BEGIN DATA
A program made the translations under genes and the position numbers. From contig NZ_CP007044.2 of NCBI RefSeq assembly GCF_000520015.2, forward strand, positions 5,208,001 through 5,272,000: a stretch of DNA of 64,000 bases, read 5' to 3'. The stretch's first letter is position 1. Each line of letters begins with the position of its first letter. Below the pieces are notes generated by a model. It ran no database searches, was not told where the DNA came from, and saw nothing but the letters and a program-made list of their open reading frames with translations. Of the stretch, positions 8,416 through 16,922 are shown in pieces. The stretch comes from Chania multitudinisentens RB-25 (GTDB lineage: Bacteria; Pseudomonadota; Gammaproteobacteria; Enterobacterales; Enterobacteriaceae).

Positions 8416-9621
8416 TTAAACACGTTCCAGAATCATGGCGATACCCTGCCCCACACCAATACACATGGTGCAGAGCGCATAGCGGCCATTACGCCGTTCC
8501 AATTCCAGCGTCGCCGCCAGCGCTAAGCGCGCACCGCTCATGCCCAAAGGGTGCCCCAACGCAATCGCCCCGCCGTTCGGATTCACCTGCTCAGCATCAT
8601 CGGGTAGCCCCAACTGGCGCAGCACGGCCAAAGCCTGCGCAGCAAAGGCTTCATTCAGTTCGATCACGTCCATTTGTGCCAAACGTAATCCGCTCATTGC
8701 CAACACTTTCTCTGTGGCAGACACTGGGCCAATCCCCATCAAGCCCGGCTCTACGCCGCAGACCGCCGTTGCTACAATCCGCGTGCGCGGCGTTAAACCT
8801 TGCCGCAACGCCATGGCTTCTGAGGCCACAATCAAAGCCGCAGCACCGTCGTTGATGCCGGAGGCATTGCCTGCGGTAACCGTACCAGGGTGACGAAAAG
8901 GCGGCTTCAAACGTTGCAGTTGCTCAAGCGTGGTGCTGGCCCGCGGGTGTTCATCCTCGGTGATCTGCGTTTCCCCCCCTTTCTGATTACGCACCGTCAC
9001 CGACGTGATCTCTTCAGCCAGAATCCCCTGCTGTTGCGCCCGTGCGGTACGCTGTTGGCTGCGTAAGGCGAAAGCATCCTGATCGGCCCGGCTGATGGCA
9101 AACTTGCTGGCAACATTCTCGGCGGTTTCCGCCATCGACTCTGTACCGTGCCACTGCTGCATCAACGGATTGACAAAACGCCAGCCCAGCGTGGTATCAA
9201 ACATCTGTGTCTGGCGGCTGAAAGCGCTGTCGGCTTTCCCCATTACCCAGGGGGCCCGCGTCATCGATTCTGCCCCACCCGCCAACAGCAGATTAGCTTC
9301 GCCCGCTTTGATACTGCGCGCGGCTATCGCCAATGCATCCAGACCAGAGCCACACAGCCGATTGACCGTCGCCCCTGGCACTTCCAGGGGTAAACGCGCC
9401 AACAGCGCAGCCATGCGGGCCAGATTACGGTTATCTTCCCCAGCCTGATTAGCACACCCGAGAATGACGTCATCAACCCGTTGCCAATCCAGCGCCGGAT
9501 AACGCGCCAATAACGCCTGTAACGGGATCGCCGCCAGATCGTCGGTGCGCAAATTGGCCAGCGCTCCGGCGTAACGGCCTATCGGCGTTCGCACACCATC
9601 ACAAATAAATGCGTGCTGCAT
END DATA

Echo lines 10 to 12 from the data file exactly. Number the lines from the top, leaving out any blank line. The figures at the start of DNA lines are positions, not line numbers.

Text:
9101 AACTTGCTGGCAACATTCTCGGCGGTTTCCGCCATCGACTCTGTACCGTGCCACTGCTGCATCAACGGATTGACAAAACGCCAGCCCAGCGTGGTATCAA
9201 ACATCTGTGTCTGGCGGCTGAAAGCGCTGTCGGCTTTCCCCATTACCCAGGGGGCCCGCGTCATCGATTCTGCCCCACCCGCCAACAGCAGATTAGCTTC
9301 GCCCGCTTTGATACTGCGCGCGGCTATCGCCAATGCATCCAGACCAGAGCCACACAGCCGATTGACCGTCGCCCCTGGCACTTCCAGGGGTAAACGCGCC